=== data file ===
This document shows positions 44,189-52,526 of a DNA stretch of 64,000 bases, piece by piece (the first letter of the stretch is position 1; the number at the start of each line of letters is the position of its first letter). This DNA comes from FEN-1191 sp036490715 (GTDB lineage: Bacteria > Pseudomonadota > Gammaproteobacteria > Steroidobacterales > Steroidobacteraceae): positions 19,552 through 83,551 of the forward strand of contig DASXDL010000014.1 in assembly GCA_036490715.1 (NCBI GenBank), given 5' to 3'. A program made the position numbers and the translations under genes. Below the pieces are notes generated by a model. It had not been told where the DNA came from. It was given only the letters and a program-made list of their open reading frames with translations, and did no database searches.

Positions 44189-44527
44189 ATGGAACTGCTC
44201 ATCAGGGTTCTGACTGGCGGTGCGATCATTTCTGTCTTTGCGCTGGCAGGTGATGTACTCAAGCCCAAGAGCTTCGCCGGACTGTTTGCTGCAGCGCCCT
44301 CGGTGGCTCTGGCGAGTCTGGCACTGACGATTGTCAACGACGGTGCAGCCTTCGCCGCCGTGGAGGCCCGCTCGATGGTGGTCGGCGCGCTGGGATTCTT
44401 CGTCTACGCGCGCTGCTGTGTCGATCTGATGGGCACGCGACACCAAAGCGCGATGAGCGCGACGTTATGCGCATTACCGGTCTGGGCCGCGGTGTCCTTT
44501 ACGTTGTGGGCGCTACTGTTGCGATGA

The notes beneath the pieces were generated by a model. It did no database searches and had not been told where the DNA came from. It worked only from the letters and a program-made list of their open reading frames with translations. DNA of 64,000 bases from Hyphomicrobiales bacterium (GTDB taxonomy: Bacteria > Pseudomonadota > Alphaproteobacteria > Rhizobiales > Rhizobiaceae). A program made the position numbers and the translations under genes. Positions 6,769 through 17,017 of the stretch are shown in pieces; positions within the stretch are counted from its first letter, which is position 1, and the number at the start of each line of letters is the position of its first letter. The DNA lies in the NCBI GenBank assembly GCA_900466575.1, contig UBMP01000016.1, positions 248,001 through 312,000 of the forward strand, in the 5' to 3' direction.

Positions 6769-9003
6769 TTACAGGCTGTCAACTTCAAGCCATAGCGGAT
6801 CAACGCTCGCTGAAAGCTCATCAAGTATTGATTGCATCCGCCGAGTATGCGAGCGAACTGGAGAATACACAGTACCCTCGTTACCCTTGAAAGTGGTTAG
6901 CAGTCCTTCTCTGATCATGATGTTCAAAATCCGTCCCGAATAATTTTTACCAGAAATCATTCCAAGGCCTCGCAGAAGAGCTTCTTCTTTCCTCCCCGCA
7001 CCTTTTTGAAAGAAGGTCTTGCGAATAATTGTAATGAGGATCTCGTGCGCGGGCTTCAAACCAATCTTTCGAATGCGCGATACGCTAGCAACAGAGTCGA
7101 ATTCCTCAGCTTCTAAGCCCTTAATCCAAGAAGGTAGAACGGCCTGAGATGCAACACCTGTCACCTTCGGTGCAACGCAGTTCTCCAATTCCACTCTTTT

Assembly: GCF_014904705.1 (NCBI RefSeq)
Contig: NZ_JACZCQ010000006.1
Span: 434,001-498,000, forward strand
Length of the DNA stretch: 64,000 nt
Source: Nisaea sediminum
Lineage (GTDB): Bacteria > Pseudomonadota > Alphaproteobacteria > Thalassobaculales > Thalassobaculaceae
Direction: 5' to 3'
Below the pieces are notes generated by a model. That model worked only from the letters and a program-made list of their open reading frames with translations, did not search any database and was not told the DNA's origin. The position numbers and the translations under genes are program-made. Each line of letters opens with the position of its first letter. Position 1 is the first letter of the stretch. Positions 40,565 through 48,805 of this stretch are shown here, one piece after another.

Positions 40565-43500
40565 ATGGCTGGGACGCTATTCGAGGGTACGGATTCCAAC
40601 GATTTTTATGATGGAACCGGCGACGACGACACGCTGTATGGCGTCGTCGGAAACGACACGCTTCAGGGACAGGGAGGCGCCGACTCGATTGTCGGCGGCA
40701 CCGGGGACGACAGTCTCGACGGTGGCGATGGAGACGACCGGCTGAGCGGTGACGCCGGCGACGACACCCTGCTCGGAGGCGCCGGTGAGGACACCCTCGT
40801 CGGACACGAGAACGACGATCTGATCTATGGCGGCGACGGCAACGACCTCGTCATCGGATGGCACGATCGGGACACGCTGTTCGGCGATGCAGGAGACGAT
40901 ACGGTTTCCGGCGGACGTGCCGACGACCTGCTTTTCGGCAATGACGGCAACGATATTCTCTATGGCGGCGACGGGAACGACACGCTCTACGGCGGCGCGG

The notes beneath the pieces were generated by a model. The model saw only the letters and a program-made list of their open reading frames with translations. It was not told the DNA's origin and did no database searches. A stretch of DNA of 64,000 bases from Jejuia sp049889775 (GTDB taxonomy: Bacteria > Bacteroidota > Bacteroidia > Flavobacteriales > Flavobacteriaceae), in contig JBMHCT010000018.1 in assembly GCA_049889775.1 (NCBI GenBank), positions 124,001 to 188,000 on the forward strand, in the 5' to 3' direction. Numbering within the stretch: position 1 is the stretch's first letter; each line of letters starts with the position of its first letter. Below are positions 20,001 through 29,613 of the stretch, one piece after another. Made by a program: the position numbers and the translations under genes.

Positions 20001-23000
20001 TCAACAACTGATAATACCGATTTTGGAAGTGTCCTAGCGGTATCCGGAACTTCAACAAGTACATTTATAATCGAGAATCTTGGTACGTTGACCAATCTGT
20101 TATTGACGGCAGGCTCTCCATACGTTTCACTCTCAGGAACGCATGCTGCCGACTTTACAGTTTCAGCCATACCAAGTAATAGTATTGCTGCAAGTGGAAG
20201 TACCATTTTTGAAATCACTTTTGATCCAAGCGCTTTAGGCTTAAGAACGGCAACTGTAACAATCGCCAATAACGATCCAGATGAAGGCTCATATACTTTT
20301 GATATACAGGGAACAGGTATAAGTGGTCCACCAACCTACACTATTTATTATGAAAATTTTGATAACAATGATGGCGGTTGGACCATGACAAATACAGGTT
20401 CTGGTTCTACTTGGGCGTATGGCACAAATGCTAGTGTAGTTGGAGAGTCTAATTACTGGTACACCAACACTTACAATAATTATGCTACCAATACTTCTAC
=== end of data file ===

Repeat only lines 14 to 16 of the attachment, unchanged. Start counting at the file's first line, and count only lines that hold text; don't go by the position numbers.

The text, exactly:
7101 ATTCCTCAGCTTCTAAGCCCTTAATCCAAGAAGGTAGAACGGCCTGAGATGCAACACCTGTCACCTTCGGTGCAACGCAGTTCTCCAATTCCACTCTTTT

Assembly: GCF_014904705.1 (NCBI RefSeq)
Contig: NZ_JACZCQ010000006.1